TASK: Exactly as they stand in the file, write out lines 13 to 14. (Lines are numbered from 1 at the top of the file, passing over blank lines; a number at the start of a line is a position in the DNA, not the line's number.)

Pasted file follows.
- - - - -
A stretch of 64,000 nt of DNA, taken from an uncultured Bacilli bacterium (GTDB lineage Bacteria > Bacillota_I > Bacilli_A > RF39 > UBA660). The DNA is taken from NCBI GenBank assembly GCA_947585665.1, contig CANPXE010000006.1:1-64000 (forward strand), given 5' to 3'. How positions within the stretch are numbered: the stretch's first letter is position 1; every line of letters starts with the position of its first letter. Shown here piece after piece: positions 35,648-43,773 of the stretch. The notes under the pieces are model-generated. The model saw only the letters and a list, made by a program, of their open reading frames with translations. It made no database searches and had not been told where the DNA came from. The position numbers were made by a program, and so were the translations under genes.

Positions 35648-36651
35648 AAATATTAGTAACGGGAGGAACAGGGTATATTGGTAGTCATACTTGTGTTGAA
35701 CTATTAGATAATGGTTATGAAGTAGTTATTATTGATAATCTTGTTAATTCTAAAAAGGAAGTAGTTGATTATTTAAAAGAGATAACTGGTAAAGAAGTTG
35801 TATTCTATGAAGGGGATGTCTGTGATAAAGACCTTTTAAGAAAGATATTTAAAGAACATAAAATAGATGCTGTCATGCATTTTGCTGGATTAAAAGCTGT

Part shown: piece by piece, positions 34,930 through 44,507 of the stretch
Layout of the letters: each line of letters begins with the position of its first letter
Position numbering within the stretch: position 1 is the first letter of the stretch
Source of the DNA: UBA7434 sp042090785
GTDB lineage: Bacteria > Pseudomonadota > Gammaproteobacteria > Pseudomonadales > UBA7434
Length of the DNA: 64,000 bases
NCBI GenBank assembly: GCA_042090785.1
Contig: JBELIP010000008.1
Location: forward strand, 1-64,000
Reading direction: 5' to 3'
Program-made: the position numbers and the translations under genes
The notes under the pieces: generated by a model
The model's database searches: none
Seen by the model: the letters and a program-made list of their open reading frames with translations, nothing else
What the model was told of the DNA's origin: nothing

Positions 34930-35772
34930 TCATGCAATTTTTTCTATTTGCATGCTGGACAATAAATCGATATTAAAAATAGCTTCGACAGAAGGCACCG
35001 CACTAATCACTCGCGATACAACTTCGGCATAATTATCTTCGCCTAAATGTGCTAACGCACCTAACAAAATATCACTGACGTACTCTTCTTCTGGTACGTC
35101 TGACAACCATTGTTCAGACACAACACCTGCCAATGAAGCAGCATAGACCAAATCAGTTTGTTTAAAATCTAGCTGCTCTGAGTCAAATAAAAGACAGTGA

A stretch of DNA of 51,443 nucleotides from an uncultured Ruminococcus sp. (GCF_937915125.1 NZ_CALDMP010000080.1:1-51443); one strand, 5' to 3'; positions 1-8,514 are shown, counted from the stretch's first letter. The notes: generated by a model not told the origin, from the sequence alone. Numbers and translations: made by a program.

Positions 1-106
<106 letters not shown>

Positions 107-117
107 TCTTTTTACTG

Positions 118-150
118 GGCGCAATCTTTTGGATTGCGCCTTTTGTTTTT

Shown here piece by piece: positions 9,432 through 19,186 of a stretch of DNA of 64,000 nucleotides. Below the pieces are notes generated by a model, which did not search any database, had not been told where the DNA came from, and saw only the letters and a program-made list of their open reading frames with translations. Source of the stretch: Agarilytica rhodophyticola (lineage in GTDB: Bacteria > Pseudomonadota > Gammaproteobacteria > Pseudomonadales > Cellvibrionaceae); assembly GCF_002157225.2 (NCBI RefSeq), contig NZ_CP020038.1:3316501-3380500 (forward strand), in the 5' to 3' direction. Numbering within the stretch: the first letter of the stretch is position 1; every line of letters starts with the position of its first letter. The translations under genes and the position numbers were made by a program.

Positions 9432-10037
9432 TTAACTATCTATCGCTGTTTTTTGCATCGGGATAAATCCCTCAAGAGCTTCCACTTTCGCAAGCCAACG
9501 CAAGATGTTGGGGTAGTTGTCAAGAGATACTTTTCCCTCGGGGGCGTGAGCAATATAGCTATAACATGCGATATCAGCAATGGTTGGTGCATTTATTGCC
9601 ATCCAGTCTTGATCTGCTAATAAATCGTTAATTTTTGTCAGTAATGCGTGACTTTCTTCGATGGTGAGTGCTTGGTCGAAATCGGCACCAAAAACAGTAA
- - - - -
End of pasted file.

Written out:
Contig: JBELIP010000008.1
Location: forward strand, 1-64,000